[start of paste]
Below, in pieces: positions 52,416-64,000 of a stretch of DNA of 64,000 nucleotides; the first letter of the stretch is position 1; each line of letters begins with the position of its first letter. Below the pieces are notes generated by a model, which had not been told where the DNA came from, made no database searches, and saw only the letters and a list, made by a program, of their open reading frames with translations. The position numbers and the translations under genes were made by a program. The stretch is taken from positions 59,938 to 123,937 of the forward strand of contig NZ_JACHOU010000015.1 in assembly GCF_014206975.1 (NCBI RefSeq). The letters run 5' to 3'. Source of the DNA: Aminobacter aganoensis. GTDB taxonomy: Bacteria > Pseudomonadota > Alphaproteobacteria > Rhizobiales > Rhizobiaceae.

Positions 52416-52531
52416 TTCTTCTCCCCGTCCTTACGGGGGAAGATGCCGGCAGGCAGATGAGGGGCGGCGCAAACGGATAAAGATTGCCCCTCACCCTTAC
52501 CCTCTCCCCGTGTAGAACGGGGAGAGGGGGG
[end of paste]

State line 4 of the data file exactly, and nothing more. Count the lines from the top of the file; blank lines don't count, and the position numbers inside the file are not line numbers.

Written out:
52501 CCTCTCCCCGTGTAGAACGGGGAGAGGGGGG